Playing volleyball in the Algarve with your aunt for a week is not ‘travelling’, because you won’t learn anything. Apart, that is, from the fact that Aunty June’s spiking is well below par. If you’re reading this with a sort of frustrating, niggling urge in the base of your skull urging you to push yourself in a way you never have; then you need to go. And not just anywhere. You need to go somewhere special, somewhere interesting, somewhere the Lonely Planet isn’t suggesting. Somewhere the locals will not understand your broken Standard Grade Spanish. Somewhere far away from fry-up-toting ex-pats. So without further ado, and in light of my previous comments about Marbella, Paris, London and the Algarve, allow me to plan out a proper traveller’s gap year for you.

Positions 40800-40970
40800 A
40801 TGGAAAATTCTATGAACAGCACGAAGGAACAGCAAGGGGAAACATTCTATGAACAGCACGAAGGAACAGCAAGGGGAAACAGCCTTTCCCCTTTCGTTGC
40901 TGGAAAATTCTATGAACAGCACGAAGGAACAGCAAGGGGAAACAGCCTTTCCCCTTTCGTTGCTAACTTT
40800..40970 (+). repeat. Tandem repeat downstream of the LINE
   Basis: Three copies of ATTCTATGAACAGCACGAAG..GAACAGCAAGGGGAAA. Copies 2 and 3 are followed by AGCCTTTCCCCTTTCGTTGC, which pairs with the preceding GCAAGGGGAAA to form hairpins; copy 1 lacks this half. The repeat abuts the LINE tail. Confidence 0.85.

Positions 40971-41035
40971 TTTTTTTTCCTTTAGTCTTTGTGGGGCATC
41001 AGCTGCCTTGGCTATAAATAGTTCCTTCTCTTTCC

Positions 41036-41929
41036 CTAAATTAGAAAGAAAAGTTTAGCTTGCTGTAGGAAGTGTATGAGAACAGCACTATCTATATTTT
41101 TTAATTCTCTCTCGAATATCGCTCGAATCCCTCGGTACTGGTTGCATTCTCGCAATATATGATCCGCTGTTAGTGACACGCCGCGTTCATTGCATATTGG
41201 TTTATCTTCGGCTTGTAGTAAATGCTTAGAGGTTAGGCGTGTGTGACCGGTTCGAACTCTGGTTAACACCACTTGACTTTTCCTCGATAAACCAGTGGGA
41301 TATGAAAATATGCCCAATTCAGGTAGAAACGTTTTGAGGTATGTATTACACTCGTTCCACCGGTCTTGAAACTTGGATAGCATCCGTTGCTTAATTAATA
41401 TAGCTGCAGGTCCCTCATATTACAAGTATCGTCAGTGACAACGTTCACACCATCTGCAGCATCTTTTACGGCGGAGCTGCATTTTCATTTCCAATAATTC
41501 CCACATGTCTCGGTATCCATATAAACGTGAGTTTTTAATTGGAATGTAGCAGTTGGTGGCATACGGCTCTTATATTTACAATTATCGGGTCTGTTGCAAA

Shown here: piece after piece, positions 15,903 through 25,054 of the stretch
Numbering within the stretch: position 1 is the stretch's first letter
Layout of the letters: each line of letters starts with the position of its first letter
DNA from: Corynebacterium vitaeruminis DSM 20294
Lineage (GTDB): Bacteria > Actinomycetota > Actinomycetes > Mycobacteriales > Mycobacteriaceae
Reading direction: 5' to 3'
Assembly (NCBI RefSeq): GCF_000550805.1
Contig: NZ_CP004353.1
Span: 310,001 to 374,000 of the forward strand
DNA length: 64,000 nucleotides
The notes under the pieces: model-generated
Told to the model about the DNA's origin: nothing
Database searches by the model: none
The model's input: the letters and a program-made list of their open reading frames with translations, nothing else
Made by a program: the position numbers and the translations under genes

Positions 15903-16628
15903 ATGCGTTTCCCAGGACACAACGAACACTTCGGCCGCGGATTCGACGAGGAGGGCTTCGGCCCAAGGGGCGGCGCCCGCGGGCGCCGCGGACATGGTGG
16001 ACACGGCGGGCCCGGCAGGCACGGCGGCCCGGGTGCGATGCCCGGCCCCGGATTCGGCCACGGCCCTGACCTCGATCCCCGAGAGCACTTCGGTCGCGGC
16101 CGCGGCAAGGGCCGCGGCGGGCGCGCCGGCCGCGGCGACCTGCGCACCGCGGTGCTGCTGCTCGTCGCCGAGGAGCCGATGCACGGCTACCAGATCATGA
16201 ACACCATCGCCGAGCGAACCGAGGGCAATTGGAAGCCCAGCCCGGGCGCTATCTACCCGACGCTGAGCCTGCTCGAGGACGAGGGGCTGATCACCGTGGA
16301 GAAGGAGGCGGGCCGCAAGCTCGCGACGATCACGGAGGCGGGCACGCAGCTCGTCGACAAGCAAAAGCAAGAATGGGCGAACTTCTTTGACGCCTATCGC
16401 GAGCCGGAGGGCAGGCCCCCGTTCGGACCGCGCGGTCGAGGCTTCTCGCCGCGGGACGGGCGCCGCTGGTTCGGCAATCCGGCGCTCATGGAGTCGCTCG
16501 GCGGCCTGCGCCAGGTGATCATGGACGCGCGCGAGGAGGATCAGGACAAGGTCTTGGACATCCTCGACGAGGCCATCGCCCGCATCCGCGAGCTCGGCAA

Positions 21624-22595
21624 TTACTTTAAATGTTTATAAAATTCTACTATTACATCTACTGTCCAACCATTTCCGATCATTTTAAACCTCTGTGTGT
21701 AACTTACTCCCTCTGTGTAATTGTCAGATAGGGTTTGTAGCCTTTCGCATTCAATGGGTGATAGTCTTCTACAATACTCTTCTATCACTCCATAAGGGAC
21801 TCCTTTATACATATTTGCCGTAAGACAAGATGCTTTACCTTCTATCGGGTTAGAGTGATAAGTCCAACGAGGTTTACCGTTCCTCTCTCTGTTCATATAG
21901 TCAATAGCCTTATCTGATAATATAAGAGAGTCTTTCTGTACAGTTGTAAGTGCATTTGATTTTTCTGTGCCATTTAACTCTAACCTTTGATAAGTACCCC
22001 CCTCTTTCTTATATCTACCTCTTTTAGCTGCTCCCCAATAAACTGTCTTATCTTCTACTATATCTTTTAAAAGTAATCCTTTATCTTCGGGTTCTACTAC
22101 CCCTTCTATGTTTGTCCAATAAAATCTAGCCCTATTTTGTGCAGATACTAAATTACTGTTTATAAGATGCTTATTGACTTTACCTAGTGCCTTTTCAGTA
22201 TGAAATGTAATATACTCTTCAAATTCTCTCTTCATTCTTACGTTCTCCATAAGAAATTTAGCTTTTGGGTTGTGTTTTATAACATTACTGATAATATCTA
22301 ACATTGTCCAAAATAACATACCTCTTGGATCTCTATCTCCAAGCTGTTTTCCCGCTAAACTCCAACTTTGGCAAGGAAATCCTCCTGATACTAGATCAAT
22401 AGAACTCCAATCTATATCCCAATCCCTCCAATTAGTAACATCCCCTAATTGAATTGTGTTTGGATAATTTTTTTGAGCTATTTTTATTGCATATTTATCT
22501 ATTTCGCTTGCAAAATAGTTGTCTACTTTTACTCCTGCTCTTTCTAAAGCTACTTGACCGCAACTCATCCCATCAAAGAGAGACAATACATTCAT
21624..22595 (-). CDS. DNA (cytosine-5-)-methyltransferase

Boom you’re in Germany. It’s not much important how you make your way east- although bonus points for hitchhiking (Disclaimer: DO NOT HITCHHIKE) (winky face) – as long as you do get there. Regensburg won’t be at the top of most people’s lists, but it should be. Regensburg is a (relatively) small city nestled in between Munich and Nuremberg in Bavaria, in the South of Germany. It’s a listed UNESCO world heritage site, chiefly because it happens to be “the only authentically preserved large medieval city in Germany”. Simply, Regensburg is mind-bendingly beautiful, with tiny, traditional German houses squashed together in a series of narrow alleyways. Out of the labyrinth springs the jewel of the city, the Regensburg Cathedral, which rises high above the surrounding buildings like a gothic ode to Satan himself. I’m well informed it makes Notre Dame look positively boring. Spend some time in Bavaria after visiting Regensburg if you get the chance. Much like Naples in Italy, Germany’s south has its own unique culture and customs. Travel from town to town around Munich and absorb the atmosphere while you absorb beer after beer.
2. Kerala, India